Where possible, it’s always a great idea to replace real candles with LED flameless candles.
Cats love to climb trees, even Christmas trees. Ornaments can harm them, and the tree could fall on them.
If possible, keep your tree in a room that you can keep closed off. If that’s not possible, you can place tinfoil around the base of the tree. That will prevent your cat from approaching the tree. You can also tie the top of the tree to the ceiling with a piece of fishing line.
Real trees can also cause a problem for pets that are prone to eating things. The needles are sharp and can be dangerous if ingested. The needles also contain oil which can cause stomach upset. Tin foil should also be placed around the tree stand to deter pets from drinking the water.
Pre-cut trees may contain protective chemicals that can harm your pet.
Sparkly decorations, like tinsel, can cause lots of problems, particularly in cats. Cats are drawn to anything sparkly because they want to play with it.
Ribbons and tinsel are dangerous and shouldn’t be used on trees, presents, or any decoration. They can cause a dangerous obstruction if your cat or dog decides to eat it. Tinsel is even sharp enough that it can cut your pet’s intestinal tract.
Any decorations that consist of string should also be avoided. The string can also cause an obstruction or other gastrointestinal problems.
You’ll also want to avoid ornaments with small, detachable parts or toxic paint.
Snow Globes can be particularly dangerous because they may contain antifreeze. Antifreeze smells sweet, so your pets will want to drink it, but it’s extremely toxic.
The holidays are one of the best times for us to enjoy sweet and fatty foods and these are certainly not good for our pets.
Chocolate can cause stomach upset, vomiting, and diarrhea in small doses and if ingested in large doses - heart arrythmias and even seizures can develop.
If your pet gets a hold of food with bones, they can cause obstructions and perforations in the intestinal tract.
Nuts, like macadamia and walnuts, are incredibly toxic to pets as well. They can cause vomiting, fever, tremors, weakness and joint stiffness.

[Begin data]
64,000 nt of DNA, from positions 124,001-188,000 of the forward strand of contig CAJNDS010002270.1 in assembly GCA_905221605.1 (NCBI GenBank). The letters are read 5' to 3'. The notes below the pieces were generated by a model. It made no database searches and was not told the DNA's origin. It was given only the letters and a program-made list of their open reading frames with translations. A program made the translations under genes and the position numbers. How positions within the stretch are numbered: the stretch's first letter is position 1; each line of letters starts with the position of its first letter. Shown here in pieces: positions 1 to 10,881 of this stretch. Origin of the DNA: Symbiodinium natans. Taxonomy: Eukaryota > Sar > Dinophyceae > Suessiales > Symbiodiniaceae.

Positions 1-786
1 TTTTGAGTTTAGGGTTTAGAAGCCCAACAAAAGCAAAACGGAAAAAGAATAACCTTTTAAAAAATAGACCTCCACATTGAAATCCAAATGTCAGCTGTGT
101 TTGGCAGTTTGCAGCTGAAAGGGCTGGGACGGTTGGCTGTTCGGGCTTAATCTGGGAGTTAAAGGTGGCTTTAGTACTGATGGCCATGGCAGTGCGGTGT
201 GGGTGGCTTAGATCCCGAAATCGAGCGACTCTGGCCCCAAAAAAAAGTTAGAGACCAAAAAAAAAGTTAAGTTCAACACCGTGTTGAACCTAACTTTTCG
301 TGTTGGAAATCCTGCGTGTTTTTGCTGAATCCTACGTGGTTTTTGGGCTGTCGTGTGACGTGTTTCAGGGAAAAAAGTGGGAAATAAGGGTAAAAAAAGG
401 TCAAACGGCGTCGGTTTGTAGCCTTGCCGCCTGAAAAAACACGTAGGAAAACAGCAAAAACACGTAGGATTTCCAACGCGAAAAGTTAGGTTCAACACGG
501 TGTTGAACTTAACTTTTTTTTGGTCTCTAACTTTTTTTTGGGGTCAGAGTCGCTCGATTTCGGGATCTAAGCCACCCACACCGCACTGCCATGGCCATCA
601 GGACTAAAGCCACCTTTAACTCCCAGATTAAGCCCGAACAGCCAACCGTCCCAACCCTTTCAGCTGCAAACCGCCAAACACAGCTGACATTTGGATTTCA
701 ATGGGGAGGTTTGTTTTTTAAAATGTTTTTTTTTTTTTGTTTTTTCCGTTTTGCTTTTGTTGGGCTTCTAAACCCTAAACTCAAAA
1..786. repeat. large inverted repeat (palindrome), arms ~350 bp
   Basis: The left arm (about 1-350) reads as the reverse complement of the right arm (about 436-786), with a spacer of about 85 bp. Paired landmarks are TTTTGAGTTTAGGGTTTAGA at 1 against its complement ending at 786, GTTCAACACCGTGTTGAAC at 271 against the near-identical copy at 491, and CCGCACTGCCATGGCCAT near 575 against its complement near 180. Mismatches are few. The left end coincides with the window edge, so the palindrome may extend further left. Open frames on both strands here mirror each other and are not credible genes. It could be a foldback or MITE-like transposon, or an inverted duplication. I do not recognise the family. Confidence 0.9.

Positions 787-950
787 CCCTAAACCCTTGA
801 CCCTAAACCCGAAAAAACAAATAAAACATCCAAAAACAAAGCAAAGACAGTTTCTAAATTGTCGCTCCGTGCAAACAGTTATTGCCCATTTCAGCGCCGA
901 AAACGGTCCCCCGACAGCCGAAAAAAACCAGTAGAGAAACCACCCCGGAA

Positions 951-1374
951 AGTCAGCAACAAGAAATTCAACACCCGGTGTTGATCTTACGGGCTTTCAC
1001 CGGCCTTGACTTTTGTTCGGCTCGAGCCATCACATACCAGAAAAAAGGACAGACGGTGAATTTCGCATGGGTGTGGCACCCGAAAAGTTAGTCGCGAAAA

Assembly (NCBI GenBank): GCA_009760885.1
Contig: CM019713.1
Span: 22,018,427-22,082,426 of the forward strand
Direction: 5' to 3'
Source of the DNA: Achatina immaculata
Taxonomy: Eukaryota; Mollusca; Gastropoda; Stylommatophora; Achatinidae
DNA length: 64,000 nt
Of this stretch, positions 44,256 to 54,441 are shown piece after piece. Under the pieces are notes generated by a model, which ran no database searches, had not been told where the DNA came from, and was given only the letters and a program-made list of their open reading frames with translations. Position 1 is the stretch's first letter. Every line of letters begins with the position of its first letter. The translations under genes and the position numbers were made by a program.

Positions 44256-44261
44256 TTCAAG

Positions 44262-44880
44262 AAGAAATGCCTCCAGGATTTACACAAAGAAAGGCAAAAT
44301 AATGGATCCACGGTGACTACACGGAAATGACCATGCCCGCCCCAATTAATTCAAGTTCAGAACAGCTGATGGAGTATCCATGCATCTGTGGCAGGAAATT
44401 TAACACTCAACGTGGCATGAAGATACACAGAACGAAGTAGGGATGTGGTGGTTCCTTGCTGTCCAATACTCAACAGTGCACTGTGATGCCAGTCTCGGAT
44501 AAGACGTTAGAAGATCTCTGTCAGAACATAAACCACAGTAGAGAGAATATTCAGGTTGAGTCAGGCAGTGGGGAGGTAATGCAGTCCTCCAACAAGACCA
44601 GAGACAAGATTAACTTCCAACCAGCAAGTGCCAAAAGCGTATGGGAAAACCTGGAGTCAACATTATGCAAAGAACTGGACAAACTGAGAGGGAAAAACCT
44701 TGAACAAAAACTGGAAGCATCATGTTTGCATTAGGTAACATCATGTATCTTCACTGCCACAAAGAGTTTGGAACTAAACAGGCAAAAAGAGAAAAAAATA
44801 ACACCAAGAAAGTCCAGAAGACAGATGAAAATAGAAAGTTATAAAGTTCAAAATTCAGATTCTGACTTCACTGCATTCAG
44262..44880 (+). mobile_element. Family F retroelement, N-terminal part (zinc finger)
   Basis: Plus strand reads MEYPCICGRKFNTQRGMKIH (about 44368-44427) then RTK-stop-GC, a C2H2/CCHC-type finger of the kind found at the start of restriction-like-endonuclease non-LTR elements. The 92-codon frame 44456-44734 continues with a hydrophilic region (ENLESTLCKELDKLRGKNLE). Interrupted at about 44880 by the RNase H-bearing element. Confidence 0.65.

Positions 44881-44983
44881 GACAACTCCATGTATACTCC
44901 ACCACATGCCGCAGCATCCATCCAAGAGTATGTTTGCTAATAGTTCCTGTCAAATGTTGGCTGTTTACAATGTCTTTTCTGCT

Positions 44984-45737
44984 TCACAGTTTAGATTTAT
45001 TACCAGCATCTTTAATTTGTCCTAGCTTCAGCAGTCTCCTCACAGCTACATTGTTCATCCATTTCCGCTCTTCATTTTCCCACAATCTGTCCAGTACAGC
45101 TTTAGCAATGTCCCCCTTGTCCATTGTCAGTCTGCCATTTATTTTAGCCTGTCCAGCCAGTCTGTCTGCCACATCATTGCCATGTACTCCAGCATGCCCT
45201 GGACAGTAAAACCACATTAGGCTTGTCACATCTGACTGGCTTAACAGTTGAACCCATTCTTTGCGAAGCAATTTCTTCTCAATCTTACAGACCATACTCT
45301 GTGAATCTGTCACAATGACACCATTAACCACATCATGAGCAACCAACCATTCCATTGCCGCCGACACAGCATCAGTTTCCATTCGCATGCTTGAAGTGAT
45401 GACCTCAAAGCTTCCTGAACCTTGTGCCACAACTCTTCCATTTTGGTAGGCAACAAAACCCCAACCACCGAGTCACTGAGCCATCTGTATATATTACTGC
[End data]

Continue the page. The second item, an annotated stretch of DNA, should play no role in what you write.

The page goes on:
Be sure not to leave bags of garbage lying around the house. Take garbage out often and don’t let it overflow.
Always read your pet’s body language to make sure they’re comfortable and not afraid. If they’re becoming nervous and upset, you may need to confine them to a small, quiet room.
Children might not know how to properly interact with your pets. Some may be afraid of pets, or simply haven’t been around them.
Pets have their own personalities, preferences, and limits. They’re not toys, so don’t let children treat them as such. Teaching kids the proper way to interact with your pets can prevent a slew of problems and stop any dog bites from occuring.
Always supervise the interaction, and keep an eye on your pet’s body language. If you notice they’re becoming distressed, remove them from the situation immediately.
Guests may also intentionally leave gates or doors open. Take special care to remind your guests to close openings behind them. Periodically check entrances yourself to ensure they haven’t been left open.
Sometimes guests will also leave their belongings laying around the house. These are very enticing to your pets because they smell differently, and may even smell like other pets. The last thing you want during the holidays is for your pet to eat something out of a guest’s bag.
A good idea is to set a room aside where guests can leave their belongings. Keep this room closed off. This way, your pets, and your guest’s belongings, will stay safe.
Of course, we hope that none of these scenarios happens to you and your pets. But, if they do, don’t hesitate to reach out to your local emergency veterinarian. If you’re concerned, then we’re concerned. It is always better to make sure your pet is okay than to wait it out and wonder.
Most of all, make sure to have a happy and safe holiday season.